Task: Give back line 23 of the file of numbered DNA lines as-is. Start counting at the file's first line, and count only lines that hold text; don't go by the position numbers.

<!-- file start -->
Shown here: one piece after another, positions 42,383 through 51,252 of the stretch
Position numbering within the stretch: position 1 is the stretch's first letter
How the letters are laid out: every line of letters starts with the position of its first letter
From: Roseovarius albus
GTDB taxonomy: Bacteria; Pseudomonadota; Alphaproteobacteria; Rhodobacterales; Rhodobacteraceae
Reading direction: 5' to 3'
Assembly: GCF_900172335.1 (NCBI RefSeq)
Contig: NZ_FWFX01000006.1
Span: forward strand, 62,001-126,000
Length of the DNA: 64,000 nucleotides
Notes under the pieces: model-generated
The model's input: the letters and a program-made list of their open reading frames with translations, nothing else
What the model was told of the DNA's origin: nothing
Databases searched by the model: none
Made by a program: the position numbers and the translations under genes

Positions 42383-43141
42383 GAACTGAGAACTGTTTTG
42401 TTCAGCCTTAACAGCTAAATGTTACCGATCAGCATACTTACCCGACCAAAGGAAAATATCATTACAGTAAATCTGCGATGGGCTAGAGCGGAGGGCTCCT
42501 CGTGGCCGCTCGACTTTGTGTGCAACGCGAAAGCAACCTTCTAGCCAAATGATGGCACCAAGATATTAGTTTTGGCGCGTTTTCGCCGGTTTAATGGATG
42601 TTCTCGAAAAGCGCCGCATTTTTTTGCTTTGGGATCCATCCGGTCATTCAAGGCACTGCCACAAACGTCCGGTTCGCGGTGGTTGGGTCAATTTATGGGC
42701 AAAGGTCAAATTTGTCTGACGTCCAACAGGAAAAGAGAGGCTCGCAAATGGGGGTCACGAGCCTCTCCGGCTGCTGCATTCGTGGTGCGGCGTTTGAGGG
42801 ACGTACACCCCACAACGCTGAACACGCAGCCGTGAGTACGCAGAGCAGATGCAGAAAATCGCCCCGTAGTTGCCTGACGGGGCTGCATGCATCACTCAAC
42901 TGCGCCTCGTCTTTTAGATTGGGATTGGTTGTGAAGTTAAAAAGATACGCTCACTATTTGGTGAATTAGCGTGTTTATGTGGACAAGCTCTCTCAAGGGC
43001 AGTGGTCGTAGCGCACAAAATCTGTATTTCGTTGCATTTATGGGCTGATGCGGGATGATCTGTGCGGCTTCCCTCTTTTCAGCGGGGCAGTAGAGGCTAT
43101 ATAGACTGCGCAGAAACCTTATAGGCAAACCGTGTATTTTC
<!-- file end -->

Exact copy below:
42901 TGCGCCTCGTCTTTTAGATTGGGATTGGTTGTGAAGTTAAAAAGATACGCTCACTATTTGGTGAATTAGCGTGTTTATGTGGACAAGCTCTCTCAAGGGC